My documented weeding of the garden in this blog makes it sound as though this is a very onerous and time consuming job. In fact, it isn't at all. I find that when plants are small, it's a good idea to reduce their competition by removing particular weeds, but is also gives me a good chance to see what is happening to them in other respects. Regular observation of plants, in the same way that you would keep an eye on a pet is part of the plan.
It is also good to spend a little while outside in the sun if it's shining (especially in winter) and helps anyone who ever feels miserable sitting inside during inclement weather.
This is the patch that I weeded today. The artichokes are doing well, and are just to the right of this picture. I have planted a row of garlic between those and the potatoes... seen getting going here though the closest ones are larger because they get more sun. They were planted in a dip that you can still see, and they'll have straw on them soon. Then you can see my pathway to get along the rows.... then the onions (not thinned yet), coriander, and some more broad beans... with the baby fig tree behind those.Here (below) is the next weeding patch. This garden has mostly herbs and hardy plants that don't get much water in the summer. There's also a bean teepee that will be used again early next summer, though hanging there right now is the fly trap, still full of dead flies! I'll be weeding this and making some more soil here before the summer. With 100% clay soil, it's quite a job and a lot of organic material before it becomes real soil.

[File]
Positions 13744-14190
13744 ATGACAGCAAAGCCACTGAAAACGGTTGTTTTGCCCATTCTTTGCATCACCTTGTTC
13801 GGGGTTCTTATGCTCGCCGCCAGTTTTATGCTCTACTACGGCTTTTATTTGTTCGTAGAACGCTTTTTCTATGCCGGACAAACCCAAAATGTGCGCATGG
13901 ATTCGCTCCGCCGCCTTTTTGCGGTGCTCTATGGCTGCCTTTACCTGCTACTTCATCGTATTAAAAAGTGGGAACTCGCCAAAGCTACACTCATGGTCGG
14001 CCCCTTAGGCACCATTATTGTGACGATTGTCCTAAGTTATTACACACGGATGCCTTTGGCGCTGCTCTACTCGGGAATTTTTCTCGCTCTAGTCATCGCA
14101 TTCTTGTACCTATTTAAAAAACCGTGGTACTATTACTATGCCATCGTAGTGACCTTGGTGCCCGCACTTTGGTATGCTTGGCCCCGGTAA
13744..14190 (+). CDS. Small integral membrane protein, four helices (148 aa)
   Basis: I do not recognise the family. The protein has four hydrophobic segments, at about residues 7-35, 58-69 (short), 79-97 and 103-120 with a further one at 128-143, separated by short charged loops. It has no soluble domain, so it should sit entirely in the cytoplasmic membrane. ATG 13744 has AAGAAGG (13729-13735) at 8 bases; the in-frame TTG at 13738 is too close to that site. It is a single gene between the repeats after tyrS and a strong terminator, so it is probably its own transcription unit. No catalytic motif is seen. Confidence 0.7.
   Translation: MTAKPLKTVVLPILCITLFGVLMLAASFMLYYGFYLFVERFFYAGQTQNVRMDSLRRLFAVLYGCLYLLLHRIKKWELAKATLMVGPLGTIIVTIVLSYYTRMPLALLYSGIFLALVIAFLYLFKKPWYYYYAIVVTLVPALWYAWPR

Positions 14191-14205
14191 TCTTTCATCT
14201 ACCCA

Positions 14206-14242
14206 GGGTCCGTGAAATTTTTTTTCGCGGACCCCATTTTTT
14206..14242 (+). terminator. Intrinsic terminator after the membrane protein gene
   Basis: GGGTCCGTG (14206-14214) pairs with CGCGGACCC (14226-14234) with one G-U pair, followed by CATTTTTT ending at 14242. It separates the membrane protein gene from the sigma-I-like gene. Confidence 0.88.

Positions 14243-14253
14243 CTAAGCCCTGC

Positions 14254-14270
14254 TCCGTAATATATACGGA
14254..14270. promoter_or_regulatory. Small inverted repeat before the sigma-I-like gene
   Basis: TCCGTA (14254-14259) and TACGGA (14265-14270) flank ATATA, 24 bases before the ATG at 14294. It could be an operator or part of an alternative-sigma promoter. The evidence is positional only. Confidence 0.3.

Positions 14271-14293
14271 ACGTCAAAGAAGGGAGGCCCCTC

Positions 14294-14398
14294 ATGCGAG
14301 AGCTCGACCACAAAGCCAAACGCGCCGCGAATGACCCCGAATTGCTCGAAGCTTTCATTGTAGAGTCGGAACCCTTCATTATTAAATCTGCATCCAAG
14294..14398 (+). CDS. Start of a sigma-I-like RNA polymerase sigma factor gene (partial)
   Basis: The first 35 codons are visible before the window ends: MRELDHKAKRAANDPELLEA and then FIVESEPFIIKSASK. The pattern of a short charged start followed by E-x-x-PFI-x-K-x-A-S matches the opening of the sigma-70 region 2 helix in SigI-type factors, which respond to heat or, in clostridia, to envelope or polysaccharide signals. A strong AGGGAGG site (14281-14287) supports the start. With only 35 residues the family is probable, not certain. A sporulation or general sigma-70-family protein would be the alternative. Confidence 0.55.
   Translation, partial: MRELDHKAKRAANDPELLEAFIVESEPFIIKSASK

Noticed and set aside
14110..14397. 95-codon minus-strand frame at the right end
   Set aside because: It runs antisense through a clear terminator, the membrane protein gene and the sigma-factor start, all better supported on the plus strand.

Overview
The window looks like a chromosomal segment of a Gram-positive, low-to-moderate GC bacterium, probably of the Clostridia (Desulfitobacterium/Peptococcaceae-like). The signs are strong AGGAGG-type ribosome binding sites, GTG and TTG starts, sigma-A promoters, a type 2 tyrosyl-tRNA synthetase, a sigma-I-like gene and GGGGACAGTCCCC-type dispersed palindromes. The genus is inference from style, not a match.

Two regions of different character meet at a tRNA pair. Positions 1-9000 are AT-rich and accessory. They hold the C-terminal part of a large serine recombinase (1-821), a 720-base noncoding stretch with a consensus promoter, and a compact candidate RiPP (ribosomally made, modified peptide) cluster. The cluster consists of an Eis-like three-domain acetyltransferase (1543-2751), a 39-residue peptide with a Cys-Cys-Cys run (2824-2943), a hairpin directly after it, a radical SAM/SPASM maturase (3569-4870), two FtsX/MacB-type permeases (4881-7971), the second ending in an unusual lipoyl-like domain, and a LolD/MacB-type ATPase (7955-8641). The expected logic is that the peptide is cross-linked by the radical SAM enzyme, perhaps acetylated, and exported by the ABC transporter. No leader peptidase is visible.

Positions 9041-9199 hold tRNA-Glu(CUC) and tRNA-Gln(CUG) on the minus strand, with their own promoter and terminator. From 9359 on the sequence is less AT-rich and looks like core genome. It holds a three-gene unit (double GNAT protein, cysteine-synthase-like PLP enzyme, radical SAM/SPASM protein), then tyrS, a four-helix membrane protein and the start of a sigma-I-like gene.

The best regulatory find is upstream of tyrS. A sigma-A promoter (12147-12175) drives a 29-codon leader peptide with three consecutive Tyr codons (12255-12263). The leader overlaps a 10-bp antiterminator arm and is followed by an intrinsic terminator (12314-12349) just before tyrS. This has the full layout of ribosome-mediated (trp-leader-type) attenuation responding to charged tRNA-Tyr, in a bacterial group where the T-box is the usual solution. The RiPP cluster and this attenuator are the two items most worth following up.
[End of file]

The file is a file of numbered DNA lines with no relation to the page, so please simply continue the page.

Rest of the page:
In the herb patch is this bush of French lavender... just beginning to flower....
And here is what happens to the weeds. These chickens love them....
While I was in there donating some grass and weeds, I checked for eggs. Here is just one small one, with a couple of plastic ones to indicate where I'd like them to lay... chickens are communal breeders, and so tend to lay in the same nests.
Flowers are beginning to appear on the calendula plants also... this one has a pale centre. I'm still waiting for the dark centred ones to grow. This variety is so much more prolific than those. They self seed all over the place and I leave them unless thay are in a completely inconvenient spot. In fact i do that with quite a lot of plants that have become naturalised.
This photograph is really a post script, if ever there was one.
After the blog was finished and I was out and about (getting wood to cook dinner, in fact) and saw the first rocket (arugula) flowers in the "orchard" patch. These are beautiful flowers and we have a permanent crop of rocket (arugula) here now.... I took several photographs of these flowers.... this is not the one that shows best view of the dark veins in the petals, but if you enlarge it (I think you just have to click on it) you'll see a tiny black ant... how lucky is that! There'll be plenty more rocket flowers.... and plenty more rocket for salads also.